In the middle of Sri Lanka’s lush jungle rises a majestic hill. Sigiriya, the famous Lion Rock. Climbing this special rock formation is a breathtaking experience – in many ways.
What is Leijonakallio?
Situated near Dambulla, the 200-meter-high Lion Rock, or Sigiriya, is Sri Lanka’s most famous attraction. The mighty rock fortress is so beautiful that locals call Leijonakallio one of the “eight wonders of the world”.
The Lion Rock is named after two large stone-carved lion paws guarding the entrance to the Royal Palace on either side of the road to the top. The name Sigiriya comes from the word Sihagri, meaning lion rock.
The paws have originally remained from the entire lion statue, and the stairs leading to the top of Leijonakallio were once transported from the gill of this huge stone lion. Today there are no more awesome paws left.
The staircase leading to the top has as many as 1,200 steps. However, they are worth climbing hard, as there is also a lot to see along the way.
At the foot of Leion’s Rock
The gardens at the foot of Leijonakallio are among the oldest in the entire Asian continent. King Kasyapa established the gardens as early as 1,500 years ago and built canals and complex irrigation systems on them.
The first garden is called Water Gardens and, as its name implies, consists of geometric plantations with creeks, canals, fountains, dams and pools where flowering aquatic plants grow. The water systems are surrounded by beautiful tropical flowers and trees, and the complex irrigation systems work just as well to this day.
After the Water Gardens, it’s the turn of Boulder Gardens, whose massive boulders resting here and there form a stark contrast to the symmetry of the water garden.
Trails have been built into Boulder Gardens, cruising between boulders and ancient ruins.
After passing through the beautiful gardens, you will arrive at the entrance of Leijonakallio and you will finally see the lion paws that gave the fortress its name.
On the way to the top
The trip to the top of Leijonakallio also offers many exciting experiences.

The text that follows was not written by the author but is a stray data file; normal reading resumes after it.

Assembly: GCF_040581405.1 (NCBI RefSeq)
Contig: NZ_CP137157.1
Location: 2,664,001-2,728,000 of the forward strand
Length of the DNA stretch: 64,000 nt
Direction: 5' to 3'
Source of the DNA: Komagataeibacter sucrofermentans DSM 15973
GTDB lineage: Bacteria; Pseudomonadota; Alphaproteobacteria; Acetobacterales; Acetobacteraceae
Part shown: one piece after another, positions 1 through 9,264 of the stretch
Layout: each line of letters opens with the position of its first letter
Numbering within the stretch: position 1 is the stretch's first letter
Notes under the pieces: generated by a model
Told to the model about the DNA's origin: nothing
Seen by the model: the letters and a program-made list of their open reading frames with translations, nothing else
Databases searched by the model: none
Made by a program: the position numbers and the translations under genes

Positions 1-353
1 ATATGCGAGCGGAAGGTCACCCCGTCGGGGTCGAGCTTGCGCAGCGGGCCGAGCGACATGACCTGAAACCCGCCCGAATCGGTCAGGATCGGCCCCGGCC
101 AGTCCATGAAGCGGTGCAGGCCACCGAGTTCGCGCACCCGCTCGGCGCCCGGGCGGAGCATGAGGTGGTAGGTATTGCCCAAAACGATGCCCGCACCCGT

In the middle, climbers will find 18 colorful and remarkably well-preserved frescoes painted on the west wall of the rock. The paintings depict mysteriously smiling half-dressed women holding flowers in their hands. The frescoes are believed to depict the king’s wives and concubines.
Originally, there were about 500 paintings that circled the entire rock, but most of them have been destroyed over time.
The Mirror Wall near the frescoes is a wall that was once polished so bright that the king could see his mirror image from it.
Today, the Red Wall is no longer quite mirror-clear, but instead of admiring your mirror image, you can read about 1,800 poems, graffiti, and curse words engraved on the wall between 600 and 1400.
Interesting graffiti gives a good picture of Sri Lankan society hundreds of years ago.
At the top of Leion’s Rock
After about 45 minutes of climbing, you reach the highest peak of the cliff.
At the top of Leijonakallio, you can explore the historic ruins of an ancient fortress. The magnificent gardens, terraces and pools of the fortress were also built more than 1,500 years ago by order of King Kasyapa.
In addition to the ruins, Leijonakallio rewards the top with an incredibly beautiful panoramic view over Sri Lanka’s green forests and mountainous areas. In clear weather you can see from here all the way to Dambulla, 19 km away.
Leijonakallio is a UNESCO World Heritage Site also because its ruins are considered one of the best preserved early urban planning representatives in Asia and the world.
Beijing a southern Asian country by Countryaah, Sri Lanka is an incredibly interesting country full of one of the more amazing attractions.
The Lion Rock is almost a must visit when traveling to Sri Lanka.